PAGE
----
Home Library 1931

Bonzo, MV and Doris Graham. 1932. Backyard of Theodore, Detroit,MI

In my grandmother Fannie’s scrapbook, I found two library cards made by my mother, Doris and her older sister, Mary Virginia in 1931.  My mother was 7 and Mary Virginia was 11.  There is no book listed on my mother’s card but Mary Virginia names “The Children’s Story Hour” on hers.  I wonder what other books they borrowed and lent or if this was a one time happening. I did notice that Mary Virginia returned her book on time.

This photograph was taken later that year in their backyard. Howard died of scarlet fever the following year. He was two and a half.

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Christmas Candy

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Aunt Daisy Turner

Aunt Daisy took us downtown to the show every summer and to Saunders for ice cream afterward.  And I always ended up with a splitting headache.  Too much high living I guess.  She and Alice would buy us dainty, expensive little dresses from Siegel’s or Himllhoch’s.  They all went to church every Sunday at  Plymouth Congregational. Daisy always gave us beautiful tins of gorgeous Christmas candy, that white kind filled with gooey black walnut stuff, those gooey raspberry kind and those hard, pink kind with a nut inside, also chocolates, of course!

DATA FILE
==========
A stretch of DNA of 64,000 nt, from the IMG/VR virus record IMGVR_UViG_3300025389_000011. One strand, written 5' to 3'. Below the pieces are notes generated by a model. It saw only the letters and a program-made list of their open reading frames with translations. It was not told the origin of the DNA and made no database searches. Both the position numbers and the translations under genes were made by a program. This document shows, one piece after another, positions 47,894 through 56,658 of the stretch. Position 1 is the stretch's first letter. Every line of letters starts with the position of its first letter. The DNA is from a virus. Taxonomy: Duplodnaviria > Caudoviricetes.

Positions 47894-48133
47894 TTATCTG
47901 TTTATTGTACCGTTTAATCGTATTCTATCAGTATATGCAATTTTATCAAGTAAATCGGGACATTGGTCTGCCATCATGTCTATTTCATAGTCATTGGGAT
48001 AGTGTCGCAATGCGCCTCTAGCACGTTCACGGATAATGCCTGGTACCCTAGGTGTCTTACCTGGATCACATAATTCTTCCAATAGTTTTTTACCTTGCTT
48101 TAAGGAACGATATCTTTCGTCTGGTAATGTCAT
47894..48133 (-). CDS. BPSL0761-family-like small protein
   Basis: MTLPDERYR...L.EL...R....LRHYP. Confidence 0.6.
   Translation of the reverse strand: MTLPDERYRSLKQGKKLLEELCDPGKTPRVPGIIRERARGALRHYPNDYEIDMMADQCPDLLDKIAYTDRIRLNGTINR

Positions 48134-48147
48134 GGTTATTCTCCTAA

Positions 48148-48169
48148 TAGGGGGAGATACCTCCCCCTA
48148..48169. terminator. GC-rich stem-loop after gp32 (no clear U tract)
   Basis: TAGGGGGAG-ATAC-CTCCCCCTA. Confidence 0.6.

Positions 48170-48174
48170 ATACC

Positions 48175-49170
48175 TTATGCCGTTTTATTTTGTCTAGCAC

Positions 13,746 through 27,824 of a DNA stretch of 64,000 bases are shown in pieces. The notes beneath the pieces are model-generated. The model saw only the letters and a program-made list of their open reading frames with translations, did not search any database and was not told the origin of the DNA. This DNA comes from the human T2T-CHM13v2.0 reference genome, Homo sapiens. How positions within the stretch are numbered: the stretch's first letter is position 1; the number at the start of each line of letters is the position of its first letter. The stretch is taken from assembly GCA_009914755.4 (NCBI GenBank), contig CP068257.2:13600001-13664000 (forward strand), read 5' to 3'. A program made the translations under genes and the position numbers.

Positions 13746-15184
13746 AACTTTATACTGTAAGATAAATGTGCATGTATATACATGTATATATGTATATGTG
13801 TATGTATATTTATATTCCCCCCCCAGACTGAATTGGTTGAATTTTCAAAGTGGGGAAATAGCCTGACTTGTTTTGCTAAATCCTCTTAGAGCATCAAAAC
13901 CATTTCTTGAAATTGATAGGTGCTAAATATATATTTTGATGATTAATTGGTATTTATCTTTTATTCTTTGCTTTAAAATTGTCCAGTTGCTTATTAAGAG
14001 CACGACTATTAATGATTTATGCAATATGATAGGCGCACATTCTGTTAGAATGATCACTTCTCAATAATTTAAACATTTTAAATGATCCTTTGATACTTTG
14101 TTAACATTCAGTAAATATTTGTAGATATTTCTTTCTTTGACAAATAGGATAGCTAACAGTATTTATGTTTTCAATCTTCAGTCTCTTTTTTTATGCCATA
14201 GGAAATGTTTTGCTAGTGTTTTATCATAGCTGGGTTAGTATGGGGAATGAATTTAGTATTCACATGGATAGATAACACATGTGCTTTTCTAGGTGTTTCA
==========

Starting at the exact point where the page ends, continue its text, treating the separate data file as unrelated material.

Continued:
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Doris and Mary Virginia Graham. Their mother and baby brother Howard are looking out of the window.

 

See Mary Virginia’s Christmas Memories here Mary V. Graham Elkins Remembers Christmas

Balloons – 1926

 

Mershell, Mary V. and Doris Graham on their front steps. 1926.

Mershell, Mary V. and my mother Doris Graham are sitting on their front steps waving balloons on sticks. It was 1926.  The house was on Theodore, the east side of Detroit. Sometimes I dream about this house and the porch usually figures in the dreams as I leave or enter or start down the street going somewhere.

Other posts about the house on Theodore are – Everyday Things Then and Now and T is for Theodore Street

 

Sepia Saturday Header
Sepia Saturday Header

Springfield, MA 1950 #301

springfield_ma_kidsMy sister Pearl held an arm full of leaves. My mother held our hands. I held my doll.  We were standing in the vacant lot near the parsonage of St. John’s Congregational Church in Springfield, Massachusetts.

Click for another post about life on Union Street in Springfield.

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The Graham Sisters and Their Dog Bonzo

Bonzo, MV and Doris Graham. 1936. Backyard of Theodore, Detroit,MI
Bonzo, MV and Doris Graham. August 1932. Backyard of Theodore, Detroit,MI